Everyone’s route into writing for TV is different – some come from editorial, some juggle writing with directing/producing, a lot are playwrights who move across. For me though, I think working as part of a story/editorial team is invaluable experience – so the first step to this is to become a researcher/assistant script editor. As far as I know, long running dramas in the UK usually hire people on 6-month fixed contracts, so advertise quite regularly for roles like this. Similarly working in development is also really useful as you work across a large slate of projects, so see ideas and shows at their inception, and get to work with a varied set of writers.

M: How do you recognise a writer’s style? How can one find/understand their unique voice?

A: I always love chatting with writers for the first time and finding out what they’re interested in. Often, people who write lots of episodes of TV can adapt their voice and tone for the show they’re working on, they’ve become pros at it, but diving in and finding out what they really are interested in is fascinating.

I mean, usually people always seem to want to write much darker things than they’re currently working on (take from that what you will…!) You can, often, tell quickly whether people skew towards wanting to find the heart of a piece, or the action and excitement, the comedy or the tragedy.

M: How does one know which area of writing to pursue?

A: I think the best thing to do is try everything – try writing a novel,try poetry, try screenwriting or writing a play, try articles, reviews, find what works and what doesn’t and don’t feel like you have to settle for just one thing.

M: What makes a good writer?

A: There’s so many different answers to this question, but I think at the heart of it, it’s about connecting with what you’re writing.

Whether you’re writing a novel that inspires escapism, a specific genre of TV show, a gritty, realistic film or something more avant-garde, if you’re not getting something back from writing – enjoyment, catharsis, or anything else, then it’s hard to get something on the page that people will associate with.

To be continued…✍🏽

Manuscript Editing Tips – Nonfiction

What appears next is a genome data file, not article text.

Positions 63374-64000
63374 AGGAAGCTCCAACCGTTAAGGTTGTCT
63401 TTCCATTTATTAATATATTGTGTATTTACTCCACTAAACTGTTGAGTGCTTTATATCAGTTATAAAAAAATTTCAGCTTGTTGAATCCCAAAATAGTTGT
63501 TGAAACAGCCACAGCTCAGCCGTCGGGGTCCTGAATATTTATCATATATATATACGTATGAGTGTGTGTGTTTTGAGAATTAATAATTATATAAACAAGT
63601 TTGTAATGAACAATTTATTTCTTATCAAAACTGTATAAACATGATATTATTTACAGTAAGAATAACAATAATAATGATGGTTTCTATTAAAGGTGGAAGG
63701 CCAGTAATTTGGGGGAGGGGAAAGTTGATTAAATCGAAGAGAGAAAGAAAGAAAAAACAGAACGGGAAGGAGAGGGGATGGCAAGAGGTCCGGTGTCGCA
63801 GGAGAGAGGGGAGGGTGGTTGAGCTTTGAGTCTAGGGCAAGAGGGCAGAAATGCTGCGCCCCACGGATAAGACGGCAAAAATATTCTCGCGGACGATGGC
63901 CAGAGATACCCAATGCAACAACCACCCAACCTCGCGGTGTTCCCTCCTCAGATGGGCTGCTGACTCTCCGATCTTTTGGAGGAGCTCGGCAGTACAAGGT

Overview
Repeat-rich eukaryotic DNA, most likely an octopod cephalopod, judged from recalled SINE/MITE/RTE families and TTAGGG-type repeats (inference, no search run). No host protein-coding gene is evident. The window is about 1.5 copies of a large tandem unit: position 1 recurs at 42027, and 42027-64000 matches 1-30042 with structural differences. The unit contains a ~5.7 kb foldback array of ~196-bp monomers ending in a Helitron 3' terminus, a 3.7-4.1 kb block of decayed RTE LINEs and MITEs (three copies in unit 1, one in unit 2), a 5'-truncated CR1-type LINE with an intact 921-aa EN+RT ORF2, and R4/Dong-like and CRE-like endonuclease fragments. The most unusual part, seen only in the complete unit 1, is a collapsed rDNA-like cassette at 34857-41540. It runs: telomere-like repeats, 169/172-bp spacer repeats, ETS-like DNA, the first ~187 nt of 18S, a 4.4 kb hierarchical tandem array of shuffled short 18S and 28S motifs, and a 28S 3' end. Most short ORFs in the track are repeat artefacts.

Nonfiction Manuscript Editing

Nonfiction manuscript editing can be challenging if you aren’t sure what to look out for. Yet, the better your manuscript is before you pass it onto a book editor the better the final product will be.

So, where should you start self-editing?

Structure

Focus on story structure, its clarity and flow. For example, when I edit my articles or blog posts, I want every paragraph to be a logical follow up to the previous one. The same goes for chapters, etc. Moving from one concept to another should make logical sense… When drafting, I’m not too concerned about what goes where. Drafting is a little like scattering your puzzles on the floor. Editing is like getting rid of the puzzles that belong to another set, finding those that got misplaced and then putting the right puzzles in the right places…

Rhythm

Read your writing out loud and hear what it sounds like. When you find problems with its rhythm you will be able to make the changes you need to make. Better yet, get someone else to read your story out loud and see if and where they get stuck or lose the plot…

Verbs

When self-editing, pay attention to verbs like ‘is’, ‘was’, ‘has’, ‘had’, ‘can’, etc. They get overused and they’re not the most descriptive. I tend to google word synonyms to find more descriptive ways of saying what I want to say. You can use a dictionary too. The bottom line is – we don’t like non-descriptive words and we don’t want to repeat the same words over and over and over again.

Simplify

I keep having to remind myself the K.I.S.S. formula (keep it simple, stupid). If you’re naturally inclined to long-winded writing, you will understand this strange tendency to use 10 words in order to write 5-word sentences… Oops! I’ve just done it here. Anyways, “long-windedness” can be a good thing, sometimes. E.g. when you want to slow down the pacing of a novel to accomplish a specific goal like building suspension (for instance). However, in non-fiction – within this context, less is usually more. So, do remember to K.I.S.S.